Panama/Costa Rica/Guatemala trip, finally!

I was following up on a post I made on a travel forum, and decided, uh, I should *probably* update my blog.  Before I go on yet another trip that I will be behind in posting about.  So this is a less-detailed-but-hopefully-informative account of my trip.  Phew!  This being the first day I’ve not been at school (NOT a joke) since my trip, it’s a pretty appropriate day to do this.

Continue reading “Panama/Costa Rica/Guatemala trip, finally!”

Central America packing list!

So…what do you bring with you on a trip that will include medical volunteering in a quasi-unknown location, and hang time by rainforest, beach, mountains, and the odd active volcano and hot springs?

RAW conversion with Nikon Capture NX.

People know me as a fairly light packer and this trip is a good challenge of my skills.

And yes, I promise I’ll get around to finishing up my other travelogues on Turkey soon, followed by my trip to Spain, road trip last summer to Spokane WA and back, and of course my upcoming Central America trip!

Details are below since I know all y’all really just want to see the list first:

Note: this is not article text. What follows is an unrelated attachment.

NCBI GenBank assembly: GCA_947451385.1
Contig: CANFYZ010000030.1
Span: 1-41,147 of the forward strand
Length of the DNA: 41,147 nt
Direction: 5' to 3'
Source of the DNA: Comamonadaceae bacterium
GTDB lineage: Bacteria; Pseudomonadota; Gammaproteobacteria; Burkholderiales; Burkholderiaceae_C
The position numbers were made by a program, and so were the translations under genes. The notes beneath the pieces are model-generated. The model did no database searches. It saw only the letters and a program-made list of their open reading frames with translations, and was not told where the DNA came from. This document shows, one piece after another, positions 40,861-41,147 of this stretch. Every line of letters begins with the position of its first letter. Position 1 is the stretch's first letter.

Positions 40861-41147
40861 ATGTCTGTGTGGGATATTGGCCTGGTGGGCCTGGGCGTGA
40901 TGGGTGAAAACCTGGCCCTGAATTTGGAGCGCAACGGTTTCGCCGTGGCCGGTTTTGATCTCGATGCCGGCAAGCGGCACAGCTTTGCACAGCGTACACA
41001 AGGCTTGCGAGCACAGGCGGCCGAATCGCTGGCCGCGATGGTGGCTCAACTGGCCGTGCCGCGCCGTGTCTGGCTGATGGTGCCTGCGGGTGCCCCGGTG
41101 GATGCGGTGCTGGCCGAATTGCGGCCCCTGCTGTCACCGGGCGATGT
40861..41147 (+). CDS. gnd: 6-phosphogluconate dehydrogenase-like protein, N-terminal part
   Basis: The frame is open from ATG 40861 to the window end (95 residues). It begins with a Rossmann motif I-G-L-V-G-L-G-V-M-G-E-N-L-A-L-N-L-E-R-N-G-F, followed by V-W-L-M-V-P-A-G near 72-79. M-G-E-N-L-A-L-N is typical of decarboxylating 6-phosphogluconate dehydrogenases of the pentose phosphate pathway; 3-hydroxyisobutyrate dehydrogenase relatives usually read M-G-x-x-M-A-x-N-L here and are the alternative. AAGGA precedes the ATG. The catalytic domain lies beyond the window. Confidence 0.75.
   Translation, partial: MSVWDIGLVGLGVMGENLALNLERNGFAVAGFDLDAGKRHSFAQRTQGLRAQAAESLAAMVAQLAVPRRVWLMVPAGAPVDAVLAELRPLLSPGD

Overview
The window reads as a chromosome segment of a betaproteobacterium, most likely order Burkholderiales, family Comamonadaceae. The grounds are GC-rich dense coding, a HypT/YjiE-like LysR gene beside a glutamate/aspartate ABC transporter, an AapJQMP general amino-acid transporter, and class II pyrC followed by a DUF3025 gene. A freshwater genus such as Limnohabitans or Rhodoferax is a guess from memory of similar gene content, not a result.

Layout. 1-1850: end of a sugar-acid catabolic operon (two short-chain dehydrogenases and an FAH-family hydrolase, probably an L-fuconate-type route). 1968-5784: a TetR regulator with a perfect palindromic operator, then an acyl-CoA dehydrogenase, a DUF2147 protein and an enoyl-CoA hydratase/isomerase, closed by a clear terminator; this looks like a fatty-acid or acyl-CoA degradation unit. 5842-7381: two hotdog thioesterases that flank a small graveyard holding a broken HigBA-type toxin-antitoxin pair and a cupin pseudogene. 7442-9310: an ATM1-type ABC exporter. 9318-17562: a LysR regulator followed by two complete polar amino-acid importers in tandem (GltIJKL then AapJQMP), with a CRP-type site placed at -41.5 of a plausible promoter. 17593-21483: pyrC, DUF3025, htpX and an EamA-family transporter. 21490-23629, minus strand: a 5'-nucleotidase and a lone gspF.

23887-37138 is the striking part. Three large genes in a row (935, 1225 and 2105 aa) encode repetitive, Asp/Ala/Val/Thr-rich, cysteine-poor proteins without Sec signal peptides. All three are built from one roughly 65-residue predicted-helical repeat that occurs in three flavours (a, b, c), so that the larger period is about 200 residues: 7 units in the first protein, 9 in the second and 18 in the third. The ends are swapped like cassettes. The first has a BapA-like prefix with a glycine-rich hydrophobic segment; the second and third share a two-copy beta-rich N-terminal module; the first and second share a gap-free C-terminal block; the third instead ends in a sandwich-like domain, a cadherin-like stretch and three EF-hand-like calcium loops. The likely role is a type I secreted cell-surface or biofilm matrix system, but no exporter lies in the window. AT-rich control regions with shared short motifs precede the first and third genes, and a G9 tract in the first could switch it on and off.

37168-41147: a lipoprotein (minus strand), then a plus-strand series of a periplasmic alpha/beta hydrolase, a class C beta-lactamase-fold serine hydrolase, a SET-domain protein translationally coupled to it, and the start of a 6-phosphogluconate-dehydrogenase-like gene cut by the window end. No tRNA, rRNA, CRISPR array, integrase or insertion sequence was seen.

• Jansport backpack

CLOTHING

  • Brown zip up jacket (has thin fleece lining)
  • Rei convertible pants
  • Light brown skinny pants-jeans? (wearing)
  • Lowa hikers
  • Teva-ish sandals
  • T shirts- black, floral longer one
  • White 3/4 sleeve shirt (viscose)
  • LS cotton shirt (green print)
  • Light green w/plant prints dress (poly blend)
  • Swim suit (top is sports bra which doubles as, a bra [duh])
  • 7 panties
  • Nude color bra
  • Scarf
  • Waterproof watch
  • Sunglasses
  • 2 pair of socks, for hiking, cold buses/planes, etc.

DOCUMENTATION STUFF

  • Erasable colored pencils and sharpener
  • Mechanical pencils
  • Acid-free paper
  • Wax paper
  • (hopefully) Guide book or two